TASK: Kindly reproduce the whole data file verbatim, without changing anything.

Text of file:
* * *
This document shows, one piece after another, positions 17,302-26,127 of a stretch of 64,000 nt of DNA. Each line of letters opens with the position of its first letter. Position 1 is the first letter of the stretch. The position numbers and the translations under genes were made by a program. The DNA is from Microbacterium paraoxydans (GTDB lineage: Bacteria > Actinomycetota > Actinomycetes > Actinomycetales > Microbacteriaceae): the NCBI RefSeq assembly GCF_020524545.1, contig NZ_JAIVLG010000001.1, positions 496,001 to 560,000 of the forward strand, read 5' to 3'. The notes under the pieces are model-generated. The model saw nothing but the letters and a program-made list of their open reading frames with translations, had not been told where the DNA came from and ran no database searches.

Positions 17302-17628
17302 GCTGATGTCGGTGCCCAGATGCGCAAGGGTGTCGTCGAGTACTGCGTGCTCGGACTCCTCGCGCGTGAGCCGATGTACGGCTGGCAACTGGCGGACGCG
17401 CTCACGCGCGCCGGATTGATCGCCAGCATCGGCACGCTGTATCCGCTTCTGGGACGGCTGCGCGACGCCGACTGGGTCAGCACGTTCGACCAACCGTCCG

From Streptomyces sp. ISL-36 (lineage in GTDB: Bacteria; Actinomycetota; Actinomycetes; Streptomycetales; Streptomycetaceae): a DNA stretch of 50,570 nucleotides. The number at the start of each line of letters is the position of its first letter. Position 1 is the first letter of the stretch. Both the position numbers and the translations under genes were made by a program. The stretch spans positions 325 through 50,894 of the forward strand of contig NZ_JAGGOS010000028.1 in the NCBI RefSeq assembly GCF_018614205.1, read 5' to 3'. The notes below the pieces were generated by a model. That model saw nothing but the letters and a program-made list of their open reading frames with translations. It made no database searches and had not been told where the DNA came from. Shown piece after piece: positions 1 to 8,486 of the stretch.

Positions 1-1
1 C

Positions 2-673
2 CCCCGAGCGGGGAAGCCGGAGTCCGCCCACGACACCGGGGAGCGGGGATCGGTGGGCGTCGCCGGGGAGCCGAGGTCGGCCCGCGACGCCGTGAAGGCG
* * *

This document shows, one piece after another, positions 17,302-26,127 of a stretch of 64,000 nt of DNA. Each line of letters opens with the position of its first letter. Position 1 is the first letter of the stretch. The position numbers and the translations under genes were made by a program. The DNA is from Microbacterium paraoxydans (GTDB lineage: Bacteria > Actinomycetota > Actinomycetes > Actinomycetales > Microbacteriaceae): the NCBI RefSeq assembly GCF_020524545.1, contig NZ_JAIVLG010000001.1, positions 496,001 to 560,000 of the forward strand, read 5' to 3'. The notes under the pieces are model-generated. The model saw nothing but the letters and a program-made list of their open reading frames with translations, had not been told where the DNA came from and ran no database searches.

Positions 17302-17628
17302 GCTGATGTCGGTGCCCAGATGCGCAAGGGTGTCGTCGAGTACTGCGTGCTCGGACTCCTCGCGCGTGAGCCGATGTACGGCTGGCAACTGGCGGACGCG
17401 CTCACGCGCGCCGGATTGATCGCCAGCATCGGCACGCTGTATCCGCTTCTGGGACGGCTGCGCGACGCCGACTGGGTCAGCACGTTCGACCAACCGTCCG

From Streptomyces sp. ISL-36 (lineage in GTDB: Bacteria; Actinomycetota; Actinomycetes; Streptomycetales; Streptomycetaceae): a DNA stretch of 50,570 nucleotides. The number at the start of each line of letters is the position of its first letter. Position 1 is the first letter of the stretch. Both the position numbers and the translations under genes were made by a program. The stretch spans positions 325 through 50,894 of the forward strand of contig NZ_JAGGOS010000028.1 in the NCBI RefSeq assembly GCF_018614205.1, read 5' to 3'. The notes below the pieces were generated by a model. That model saw nothing but the letters and a program-made list of their open reading frames with translations. It made no database searches and had not been told where the DNA came from. Shown piece after piece: positions 1 to 8,486 of the stretch.

Positions 1-1
1 C

Positions 2-673
2 CCCCGAGCGGGGAAGCCGGAGTCCGCCCACGACACCGGGGAGCGGGGATCGGTGGGCGTCGCCGGGGAGCCGAGGTCGGCCCGCGACGCCGTGAAGGCG